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This year, speakers will include Simon Platts, Director of Sourcing at ASOS.com, Journalist Lucy Siegle, Founder & Creative Director at Eco-Age, Livia Firth and Daniella Vega, Director of Sustainability at Selfridges to name just a few. You’ll be able to follow the activity on Twitter (@CphFashSummit¬†) and through the hashtag¬†¬†on both Twitter and Instagram.

As an individual, sometimes you’re unsure about what you can do as the decisions really seem to be made higher up the corporate chain. However, many of us forget our power as consumers – what we demand, eventually collectively is recognised by retailers. With enough of us standing together, fashion follows our favours. The very best you can do is continue to support brands who are acting sustainably and ethically, keep asking those who aren’t to be better, and to consider our own shopping (and hoarding!) habits – do we need to buy something new? Do we ever wear that pair of jeans any more?

In essence, the goal for this Summit is to have tangible outcomes and reasonable calls to action in supply chain, sourcing, design, production and end of life. Whilst we need brands to make changes internally, we should all do our bit to be part of the movement.

Sustainability Sunday #34

Fashion Revolution 2017: in review

Which brands opened up to the #whomademyclothes campaign and why is it so important that they do? 

When the Rana Plaza garment factory collapsed in 2013, it took some fashion brands weeks to work out whether they had links to the factories involved. To have such little knowledge of where your own products come from is unacceptable, yet frighteningly common as the recent Channel 4 Dispatches documentary Undercover: Britain’s Cheap Clothes revealed. So which of our favourite brands CAN tell us where our clothes are made?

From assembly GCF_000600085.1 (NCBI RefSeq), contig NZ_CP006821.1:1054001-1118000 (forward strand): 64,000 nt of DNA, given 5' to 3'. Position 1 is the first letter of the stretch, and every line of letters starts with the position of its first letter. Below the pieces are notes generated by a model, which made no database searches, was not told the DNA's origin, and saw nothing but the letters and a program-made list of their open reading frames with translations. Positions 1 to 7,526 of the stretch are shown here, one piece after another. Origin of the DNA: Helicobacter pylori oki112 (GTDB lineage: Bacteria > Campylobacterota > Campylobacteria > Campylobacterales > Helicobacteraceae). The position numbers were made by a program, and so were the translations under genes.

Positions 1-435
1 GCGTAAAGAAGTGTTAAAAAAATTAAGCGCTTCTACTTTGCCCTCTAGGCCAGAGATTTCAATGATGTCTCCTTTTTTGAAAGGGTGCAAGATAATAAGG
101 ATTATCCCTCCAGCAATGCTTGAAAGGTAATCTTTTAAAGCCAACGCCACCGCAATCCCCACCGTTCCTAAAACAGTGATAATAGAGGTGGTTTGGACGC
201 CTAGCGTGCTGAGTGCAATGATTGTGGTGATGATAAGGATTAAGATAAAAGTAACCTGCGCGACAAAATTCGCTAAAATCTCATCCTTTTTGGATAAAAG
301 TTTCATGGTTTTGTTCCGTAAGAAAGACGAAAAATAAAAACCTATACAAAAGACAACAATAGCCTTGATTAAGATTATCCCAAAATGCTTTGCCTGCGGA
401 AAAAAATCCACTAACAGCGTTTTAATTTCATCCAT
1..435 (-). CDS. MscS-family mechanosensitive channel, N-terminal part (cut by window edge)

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I personally engaged Topshop via Instagram, I have a couple of pairs of their “Jamie” jeans in different styles, and love them because they fit my size 10 butt and my age 10 legs at the same time. But, I have no idea where they came from, they don’t even have a “Made in….” label and Topshop are yet to respond to my query.

 

This year, as far as I can see across social media, our most open high street brands include H&M, Levi’s, Zara and Adidas which fits pretty well with last year’s trends according to Fashion Revolution and Ethical Consumer’s joint Fashion Transparency Index Report. These brands are also those that typically have sustainability or CSR strategies that aim to tackle supply chain issues; in contrast, those brands that have been reluctant to get involved in the #whomademyclothes campaign are typically the luxury fashion houses where sustainability is barely considered. Chanel, along with Dior, was ranked the lowest in the Fashion Transparency Index with a score of just 10% transparency and three years on from my first involvement with Fashion Revolution I am still asking Burberry who made my clothes.

So what can we do now? 

  • Continue to nag the worst offenders via social media and their direct contact options
  • Continue to support your favourite high street brands that ARE doing something, support the demand for ethical choices
  • Find new brands who are completely ethical and sustainable from the beginning – check out marketplaces like Gather & See online, or little shops like The Keep Boutique and Bias Boutique in London or Junk Shop in Manchester.

When you’re shopping:

Fairtrade cotton farmers, Mali
Photo credit: Simon Rawles
  • Look for companies who practice Fair Trade, which means providing fair wages to local workers and treating them with dignity and respect in a safe, healthy workplace.
  • Choose organic cotton when you can – the production process uses no harmful pesticides or synthetic dyes, keeping the environment safe and free from pollution.
  • Support companies who are Certified B Corps (Benefit Corporations) – these are businesses who care about healthy environments and alleviating poverty. Some examples include Patagonia, Reformation and MUD Jeans.